Southern Lake Michigan Water Level Variability

The southern Lake Michigan shoreline has recently been impacted by both historically low and historically high water levels. From record low water levels in 2012-2013 to record high water levels in 2020, communities have had to quickly respond to immediate effects while also considering uncertainty about future conditions. From erosion to coastal flooding and ecological consequences, as well as a broad range of associated economic and social impacts, water level variability on Lake Michigan—which is hydrologically connected to Lake Huron—presents a big challenge to Illinois and Indiana communities.

graph showing Lake Michigan-Huron water levels from 1918 to 2020

Building Capacity for Adaptation

In October 2020, Illinois-Indiana Sea Grant (IISG) hosted a series of four virtual workshops—titled “Improving Communication About Changing Lake Michigan Water Levels in the Chicago Metropolitan Area”—with presentations by over 10 guest speakers from organizations and agencies such as the National Weather Service (NWS), Great Lakes Hydraulics and Hydrology Office, U.S. Army Corps of Engineers, Federal Emergency Management Agency (FEMA), NOAA’s Office for Coastal Management, and more. The goals of the four workshops combined were to:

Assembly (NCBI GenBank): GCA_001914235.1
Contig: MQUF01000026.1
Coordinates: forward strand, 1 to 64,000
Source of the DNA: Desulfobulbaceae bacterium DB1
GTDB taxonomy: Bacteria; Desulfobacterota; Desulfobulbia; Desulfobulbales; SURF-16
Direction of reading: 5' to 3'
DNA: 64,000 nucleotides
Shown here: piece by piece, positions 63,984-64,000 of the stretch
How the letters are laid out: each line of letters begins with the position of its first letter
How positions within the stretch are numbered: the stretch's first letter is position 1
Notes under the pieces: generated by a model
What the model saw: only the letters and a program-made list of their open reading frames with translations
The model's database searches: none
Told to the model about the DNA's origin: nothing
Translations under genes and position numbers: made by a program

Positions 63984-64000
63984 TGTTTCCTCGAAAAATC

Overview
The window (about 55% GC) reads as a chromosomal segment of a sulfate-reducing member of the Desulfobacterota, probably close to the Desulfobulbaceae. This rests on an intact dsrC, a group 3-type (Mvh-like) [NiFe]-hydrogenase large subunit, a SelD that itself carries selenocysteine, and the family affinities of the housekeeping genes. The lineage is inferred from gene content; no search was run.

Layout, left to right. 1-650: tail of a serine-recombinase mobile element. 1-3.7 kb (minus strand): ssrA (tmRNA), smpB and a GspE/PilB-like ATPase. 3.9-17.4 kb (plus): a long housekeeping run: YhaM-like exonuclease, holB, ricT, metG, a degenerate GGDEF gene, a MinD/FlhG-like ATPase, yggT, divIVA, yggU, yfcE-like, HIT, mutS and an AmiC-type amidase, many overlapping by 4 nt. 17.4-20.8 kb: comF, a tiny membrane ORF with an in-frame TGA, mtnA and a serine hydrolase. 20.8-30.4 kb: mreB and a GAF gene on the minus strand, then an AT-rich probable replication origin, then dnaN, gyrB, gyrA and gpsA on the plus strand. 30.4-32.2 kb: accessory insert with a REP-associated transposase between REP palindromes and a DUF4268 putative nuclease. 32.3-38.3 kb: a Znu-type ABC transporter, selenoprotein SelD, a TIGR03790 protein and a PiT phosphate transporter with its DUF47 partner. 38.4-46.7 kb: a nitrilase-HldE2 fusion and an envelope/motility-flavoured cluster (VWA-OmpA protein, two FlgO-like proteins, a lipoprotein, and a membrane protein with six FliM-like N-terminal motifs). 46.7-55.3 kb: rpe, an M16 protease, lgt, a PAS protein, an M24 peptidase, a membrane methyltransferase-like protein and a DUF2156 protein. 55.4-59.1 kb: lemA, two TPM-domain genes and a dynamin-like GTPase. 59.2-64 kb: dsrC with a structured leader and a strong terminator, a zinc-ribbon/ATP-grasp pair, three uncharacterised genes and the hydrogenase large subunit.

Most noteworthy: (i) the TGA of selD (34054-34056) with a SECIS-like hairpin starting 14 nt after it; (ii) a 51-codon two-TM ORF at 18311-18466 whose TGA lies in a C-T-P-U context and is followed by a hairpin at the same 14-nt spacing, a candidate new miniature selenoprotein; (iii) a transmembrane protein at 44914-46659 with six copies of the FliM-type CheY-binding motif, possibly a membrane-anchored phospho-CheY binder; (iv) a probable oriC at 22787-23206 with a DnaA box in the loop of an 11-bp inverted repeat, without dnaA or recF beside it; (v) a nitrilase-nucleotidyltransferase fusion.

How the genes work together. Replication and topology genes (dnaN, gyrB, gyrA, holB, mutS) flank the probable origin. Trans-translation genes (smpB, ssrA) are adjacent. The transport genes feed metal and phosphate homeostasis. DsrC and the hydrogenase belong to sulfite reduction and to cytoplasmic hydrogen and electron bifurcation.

1. Present information on how well researchers can currently predict water levels in southwestern Lake Michigan.
  2. Outline the known or predicted impacts of record high or record low water levels on southwestern Lake Michigan shorelines.
  3. Identify existing data and products that can help local emergency responders, weather forecasters, parks department personnel, and other community leaders communicate the risks associated with changing water levels, including probable impacts to community members and shoreline property owners.
  4. Develop a list of additional data sets or products that could help communicate the risk associated with changing water levels, including probable impacts to community members and shoreline property owners.
  5. Identify which of these data sets or products IISG can help develop or otherwise support, for example by working with local researchers or extension personnel.

It was clear from workshop activities that there is great interest in continuing efforts to improve communication about lake level change in southwestern Lake Michigan. Illinois-Indiana Sea Grant plans to consult with the workshop planning committee, as well as workshop participants, to continue to build on this effort. Read the full Virtual Lake Levels Workshop Report for a summary of the workshops, survey results from participants that identify needs, and next steps. 

Contact Info

Topic Specialist

Veronica Fall
Climate Extension Specialist
217-300-1611

Research Projects

Carolyn Foley
Research Coordinator
765-494-3601

Publications

Ethan Chitty
Administrative Assistant
765-496-6009

Education & Training

Terri Hallesy
Education Coordinator
217-244-8809